Where Eagles dare
Like a cat stretching out on a veranda, ironing out the kinks and the creases, New Zealand is slowly easing off the last vestiges of winter, so that when I opened my curtains this morning I was greeted by a blazing sun and uninterrupted blue skies - not a single long white cloud in sight. I'm not sure if Dulux do a colour called 'screamer', but surely this would be it.
From Nelson's Tahunanui Beach, speckled with families wielding buckets and spades, you can look out across Tasman Bay and see the white-peaked Arthur Range. To this Englishman, at least, it is a view that scrambles the senses - golden beaches and snow-capped mountains do not belong in the same view together. At least not in Romford.
Opposite Trafalgar Park in the middle of town is Club Italia, the centre of the Italian community in Nelson. The Italians have been here for more than a hundred years, lured by fertile soil and a climate similar to that back in their native land. Out front, two old boys do what old Italians do, drink coffee and wave their hands. When they speak, they do so in a mixture of Italian and Kiwi, so that God only knows how they pronounce 'grissini'.
Tahunanui Beach and Tasman Bay provide a mesmerising backdrop for visitors to Nelson. Picture: Ben Dirs
Strolling down Haven Road, I happen across a member of the Italian squad having a chinwag with a couple of United States Eagles. It is a sweet snapshot of an intimate World Cup but another slightly incongruous scene: on Tuesday, these three will be doing battle back over at Trafalgar, shaking up a cocktail made from each others' blood, sweat and tears.
"That's pretty much the way of USA rugby," says Eagles flanker Inaki Basauri, "you don't know how you end up there but you somehow do. Practically every day I ask myself that question: what the hell am I doing here?"
While it is true the route into the United States rugby team is a circuitous one for many, Basauri's story is more curious, and for that reason more inspiring, than most.
Born in Monterrey, Mexico, Basauri moved to Washington DC when he was eight, where the rapidly-expanding kid learned to play American Football at Walt Whitman High School - shoe-horned into the team's defensive line, or as Basauri puts it, "just clogging up a hole".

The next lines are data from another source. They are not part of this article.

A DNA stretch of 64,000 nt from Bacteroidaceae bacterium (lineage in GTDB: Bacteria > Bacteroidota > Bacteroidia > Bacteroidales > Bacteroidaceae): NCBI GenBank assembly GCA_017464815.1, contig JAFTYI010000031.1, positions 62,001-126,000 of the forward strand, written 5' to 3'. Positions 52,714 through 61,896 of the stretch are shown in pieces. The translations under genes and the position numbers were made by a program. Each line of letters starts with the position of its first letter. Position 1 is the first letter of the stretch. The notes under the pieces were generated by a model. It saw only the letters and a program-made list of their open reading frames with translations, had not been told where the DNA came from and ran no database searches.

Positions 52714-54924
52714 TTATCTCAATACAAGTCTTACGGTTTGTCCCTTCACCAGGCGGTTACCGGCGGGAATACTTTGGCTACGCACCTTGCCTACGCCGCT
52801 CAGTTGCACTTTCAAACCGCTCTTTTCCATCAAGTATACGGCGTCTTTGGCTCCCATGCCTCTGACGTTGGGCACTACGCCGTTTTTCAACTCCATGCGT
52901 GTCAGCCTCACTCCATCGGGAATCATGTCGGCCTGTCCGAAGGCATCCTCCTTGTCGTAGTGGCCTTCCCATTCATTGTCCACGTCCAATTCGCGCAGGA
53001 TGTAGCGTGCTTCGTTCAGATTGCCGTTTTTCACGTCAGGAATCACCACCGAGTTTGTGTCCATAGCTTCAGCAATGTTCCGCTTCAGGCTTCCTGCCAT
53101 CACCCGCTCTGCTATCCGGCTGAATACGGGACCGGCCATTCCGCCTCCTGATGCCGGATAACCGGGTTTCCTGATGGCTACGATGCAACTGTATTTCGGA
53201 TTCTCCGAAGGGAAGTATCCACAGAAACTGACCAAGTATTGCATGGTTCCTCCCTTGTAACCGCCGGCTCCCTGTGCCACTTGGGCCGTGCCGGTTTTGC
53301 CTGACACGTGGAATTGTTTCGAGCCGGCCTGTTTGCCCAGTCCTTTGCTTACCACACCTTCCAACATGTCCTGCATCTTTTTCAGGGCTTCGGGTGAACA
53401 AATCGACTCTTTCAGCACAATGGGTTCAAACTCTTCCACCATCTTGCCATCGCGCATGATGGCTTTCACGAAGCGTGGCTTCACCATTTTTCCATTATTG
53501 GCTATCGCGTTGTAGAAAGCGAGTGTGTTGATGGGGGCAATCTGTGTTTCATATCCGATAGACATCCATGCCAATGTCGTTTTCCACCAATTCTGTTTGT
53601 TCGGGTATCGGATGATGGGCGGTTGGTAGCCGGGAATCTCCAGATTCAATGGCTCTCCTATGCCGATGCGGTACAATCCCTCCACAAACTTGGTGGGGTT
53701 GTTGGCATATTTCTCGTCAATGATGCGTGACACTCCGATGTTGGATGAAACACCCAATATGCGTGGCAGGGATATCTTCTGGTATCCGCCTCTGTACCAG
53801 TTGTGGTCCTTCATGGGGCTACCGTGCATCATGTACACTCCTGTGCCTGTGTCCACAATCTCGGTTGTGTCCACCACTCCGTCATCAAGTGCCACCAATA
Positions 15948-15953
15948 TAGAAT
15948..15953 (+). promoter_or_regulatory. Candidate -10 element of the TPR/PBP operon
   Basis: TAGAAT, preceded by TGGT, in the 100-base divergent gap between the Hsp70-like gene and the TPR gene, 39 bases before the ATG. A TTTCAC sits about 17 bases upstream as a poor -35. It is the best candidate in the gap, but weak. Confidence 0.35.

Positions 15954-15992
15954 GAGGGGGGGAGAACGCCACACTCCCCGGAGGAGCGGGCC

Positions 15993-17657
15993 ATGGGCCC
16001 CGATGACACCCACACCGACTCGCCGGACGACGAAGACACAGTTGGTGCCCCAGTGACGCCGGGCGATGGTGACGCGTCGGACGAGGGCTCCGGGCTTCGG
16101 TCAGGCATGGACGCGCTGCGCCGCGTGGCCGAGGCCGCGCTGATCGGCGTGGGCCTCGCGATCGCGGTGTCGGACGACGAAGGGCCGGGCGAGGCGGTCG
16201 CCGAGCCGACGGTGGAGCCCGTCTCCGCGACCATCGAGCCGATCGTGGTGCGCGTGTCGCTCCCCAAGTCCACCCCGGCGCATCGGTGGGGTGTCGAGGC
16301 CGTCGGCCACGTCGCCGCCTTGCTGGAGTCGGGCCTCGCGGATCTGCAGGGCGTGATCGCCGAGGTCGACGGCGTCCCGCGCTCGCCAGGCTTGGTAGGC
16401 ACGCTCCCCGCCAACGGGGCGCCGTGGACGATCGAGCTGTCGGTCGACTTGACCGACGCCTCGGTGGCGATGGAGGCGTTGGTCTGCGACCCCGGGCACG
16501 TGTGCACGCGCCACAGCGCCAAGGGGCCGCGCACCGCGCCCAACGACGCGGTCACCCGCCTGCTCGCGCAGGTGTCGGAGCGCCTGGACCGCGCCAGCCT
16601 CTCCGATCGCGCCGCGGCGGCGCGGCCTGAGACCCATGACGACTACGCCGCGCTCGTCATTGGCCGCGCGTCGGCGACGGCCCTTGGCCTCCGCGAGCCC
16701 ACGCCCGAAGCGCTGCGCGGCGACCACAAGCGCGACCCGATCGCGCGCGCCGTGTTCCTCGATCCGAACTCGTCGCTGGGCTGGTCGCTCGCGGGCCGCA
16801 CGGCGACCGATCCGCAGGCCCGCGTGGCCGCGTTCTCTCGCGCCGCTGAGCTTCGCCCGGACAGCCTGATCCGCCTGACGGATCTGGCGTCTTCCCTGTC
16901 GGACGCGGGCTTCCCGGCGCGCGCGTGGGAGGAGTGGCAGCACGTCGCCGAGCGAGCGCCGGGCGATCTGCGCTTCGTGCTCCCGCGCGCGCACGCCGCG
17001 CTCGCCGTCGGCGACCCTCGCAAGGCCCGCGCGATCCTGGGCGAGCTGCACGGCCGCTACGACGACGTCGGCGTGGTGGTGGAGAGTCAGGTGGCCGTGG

Aged 15, an Italian friend - Italians are a recurring theme in this story - dragged Basauri along to training with Maryland Exiles, where the hulking but awkward teenager - shock of shocks - was allowed to run with the ball.
"It was very confusing and I was lost," says Basauri, now 26. "All I knew is they wanted me to run with the ball and hit as many people as possible. But going from clogging up a hole to running over people and jumping in the line-out, all while wearing just a pair of shorts and a jersey, it was very liberating, and much more enjoyable."
While Basauri could handle the knocks, the fitness aspect scared him - and, like many of us when we first take up a sport, he thought he was "horrible". "That was the first time I'd even seen anyone play the game," he says. "I was really out of shape and didn't even know how to pass the ball."
USA flanker Inaki Basauri revels at running with the ball: "Anyone can play this sport!" Photo: Getty
Enter that Hollywood staple, the hard-bitten sports coach with an eye for kids from the wrong side of the tracks. "Dan Soso was very good at getting the right players playing the game," says Basauri. "So he'd call at my house, come and pick me up for practice in the morning, he was a pretty persistent guy."
Basauri could not have been as horrible as he thought, because within a year of first picking up a rugby ball he found himself training with current skipper Todd Clever as part of the United States under-19s squad. "Mark Bullock, the coach at the time, recruited me and asked if I wanted to go and play in the world championships in Italy," says Basauri. "And that's when I started to think, 'I could do something with this'."
A year later, Basauri played in the under-19s world championships in France, where he was spotted by third division Parisian feeder club Massy. "I didn't speak any French, and nobody spoke English at the club, so I had to pick up the language very quick," says Basauri.
"The game was a lot faster, they were very dynamic in the forwards and I was still learning how to handle the ball and run good lines and play defence. But it wasn't until I went overseas to France that I started getting confident in my game."
After Massy, Basauri had stints at Agen and CA Lannemezan and made his debut for the full United States team in 2007, before being selected for that year's World Cup. And now, having just switched from Italian side L'Aquila to French D2 team Perigueux, he is back with the big boys in New Zealand. Not really knowing how he ended up here, but at least knowing he was right: that he could do something with this once mysterious game.
"It just goes to show, anyone can play this sport, no matter where you are from or at what age you pick up the ball," says Basauri. "And there's no other sport better to teach you how to become a man and a responsible human being.
"You can travel, learn about new cultures, pick up new languages, meet new people. I know if I go to any club in the world they'll have a bed for me and a cold pint. It's a beautiful game and if you're passionate about it and work hard, you can end up playing in a World Cup for your country."